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Charlotte Area Church Security Evaluated Again In Wake Of Texas Shooting

Houses of worship are known as welcoming places, but the recent mass shooting at a Sutherland Springs, Texas, church is a reminder to many that they also need to protect themselves.Two years ago -- in the wake of the shooting at Emanuel AME Church in Charleston -- Charlotte-area churches reached out to the Charlotte-Mecklenburg Police Department for security guidance.

"If a gunmen walks up to a door and tries to open and it’s not opening, guess what? They’re going to move on," CMPD officer Chris Kopp said to church representatives at a 2015 security workshop. "We’ve proven that time and time again with these active shooter events."

And many churches certainly have increased security in the last couple years. The shooting at Sutherland Springs Baptist Church has spurred more discussions about implementing and improving security measures.

Benjamin Boswell, the senior minister of Myers Park Baptist Church, says he heard a lot of concerns from members on Monday.

"People of faith are really going to have to wrestle with the fear that you face in just coming to church now. It’s on the minds of my members. I’ve had emails asking us, is our security team ready, are we prepared, are we going to do additional training?"

Boswell says the church will likely ask CMPD to do an active shooter training with its security team. But that team will not be armed. He says any response to improve security should include working against gun violence.

Lorenzo Small Senior expects security concerns will be the top of the agenda at this morning’s staff meeting. He’s the pastor of First United Presbyterian Church in uptown Charlotte. He knows his congregation will have mixed ideas about how to respond.

"Listen, we’re not going to worship in fear. We’re not going to gather in fear. We’re not going to respond to these situations like the world would respond," he says. "But on the other hand, (some people believe) we have a responsibility to protect our parishioners, to ensure we can gather in our places of worship without the fear of someone wreaking havoc. So bearing arms and having individuals trained to do that on behalf of our safety is a good thing, a faithful thing to do."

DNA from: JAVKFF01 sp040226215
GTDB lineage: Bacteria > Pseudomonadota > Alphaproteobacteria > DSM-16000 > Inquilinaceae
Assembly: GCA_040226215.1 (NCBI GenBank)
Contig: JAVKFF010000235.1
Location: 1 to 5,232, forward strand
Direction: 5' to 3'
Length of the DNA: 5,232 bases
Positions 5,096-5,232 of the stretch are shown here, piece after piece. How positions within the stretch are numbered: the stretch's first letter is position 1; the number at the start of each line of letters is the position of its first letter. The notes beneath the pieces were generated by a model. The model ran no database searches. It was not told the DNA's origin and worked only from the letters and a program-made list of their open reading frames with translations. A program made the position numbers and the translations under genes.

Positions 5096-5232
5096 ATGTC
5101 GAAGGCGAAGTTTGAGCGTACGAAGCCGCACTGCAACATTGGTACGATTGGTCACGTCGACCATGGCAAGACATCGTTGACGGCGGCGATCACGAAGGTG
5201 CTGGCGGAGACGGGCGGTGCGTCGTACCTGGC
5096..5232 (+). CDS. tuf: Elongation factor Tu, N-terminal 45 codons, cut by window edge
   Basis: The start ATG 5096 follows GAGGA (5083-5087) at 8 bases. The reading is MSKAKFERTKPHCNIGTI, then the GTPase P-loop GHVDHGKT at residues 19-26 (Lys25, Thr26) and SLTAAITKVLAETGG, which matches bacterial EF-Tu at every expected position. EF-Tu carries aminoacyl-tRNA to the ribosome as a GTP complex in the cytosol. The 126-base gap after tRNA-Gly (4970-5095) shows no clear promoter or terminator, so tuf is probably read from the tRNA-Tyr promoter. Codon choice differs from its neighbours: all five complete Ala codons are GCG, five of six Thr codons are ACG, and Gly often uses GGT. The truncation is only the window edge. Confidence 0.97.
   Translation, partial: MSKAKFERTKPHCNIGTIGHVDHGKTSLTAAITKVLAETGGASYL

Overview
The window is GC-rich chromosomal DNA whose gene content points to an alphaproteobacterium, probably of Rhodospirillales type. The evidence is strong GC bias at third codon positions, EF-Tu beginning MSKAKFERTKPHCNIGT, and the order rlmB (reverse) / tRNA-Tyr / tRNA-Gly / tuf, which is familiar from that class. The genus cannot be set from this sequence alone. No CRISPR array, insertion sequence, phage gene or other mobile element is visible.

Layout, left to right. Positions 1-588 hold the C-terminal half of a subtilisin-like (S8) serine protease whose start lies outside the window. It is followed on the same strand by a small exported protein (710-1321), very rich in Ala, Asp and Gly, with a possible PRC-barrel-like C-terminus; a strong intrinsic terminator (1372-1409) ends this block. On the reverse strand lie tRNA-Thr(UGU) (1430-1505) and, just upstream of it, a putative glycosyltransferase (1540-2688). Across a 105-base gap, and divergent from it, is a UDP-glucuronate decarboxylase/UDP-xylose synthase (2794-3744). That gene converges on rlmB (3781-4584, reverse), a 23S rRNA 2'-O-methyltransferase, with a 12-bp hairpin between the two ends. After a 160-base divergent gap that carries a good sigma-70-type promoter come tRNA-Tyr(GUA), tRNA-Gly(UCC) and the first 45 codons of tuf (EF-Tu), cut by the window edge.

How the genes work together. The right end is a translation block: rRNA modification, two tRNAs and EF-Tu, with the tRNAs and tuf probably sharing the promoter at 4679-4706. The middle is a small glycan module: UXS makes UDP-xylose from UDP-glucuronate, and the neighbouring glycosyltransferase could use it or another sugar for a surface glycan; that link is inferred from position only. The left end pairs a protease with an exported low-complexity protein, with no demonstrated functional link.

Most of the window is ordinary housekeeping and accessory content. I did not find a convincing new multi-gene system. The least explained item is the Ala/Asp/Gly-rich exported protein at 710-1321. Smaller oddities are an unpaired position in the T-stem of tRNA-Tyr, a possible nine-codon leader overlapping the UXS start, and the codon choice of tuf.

If it was up to him, Small says he wouldn’t respond with armed security. He recently arrived from a church in Lancaster, S.C., that did that after the Charleston shooting. Although that decision made him uncomfortable, Small says he respects why church leaders went in that direction.

Lisa Worf traded the Midwest for Charlotte in 2006 to take a job at WFAE. She worked with public TV in Detroit and taught English in Austria before making her way to radio. Lisa graduated from University of Chicago with a bachelor’s degree in English.
Greg Collard served as news director from 2008 to 2023. He served as WFAE's executive editor in 2023. He came to WFAE from West Virginia Public Broadcasting. In his eight years there, Greg had roles as a reporter, editor and producer. He was the executive producer of a television news magazine and news director for radio and television when he decided to head south for Charlotte.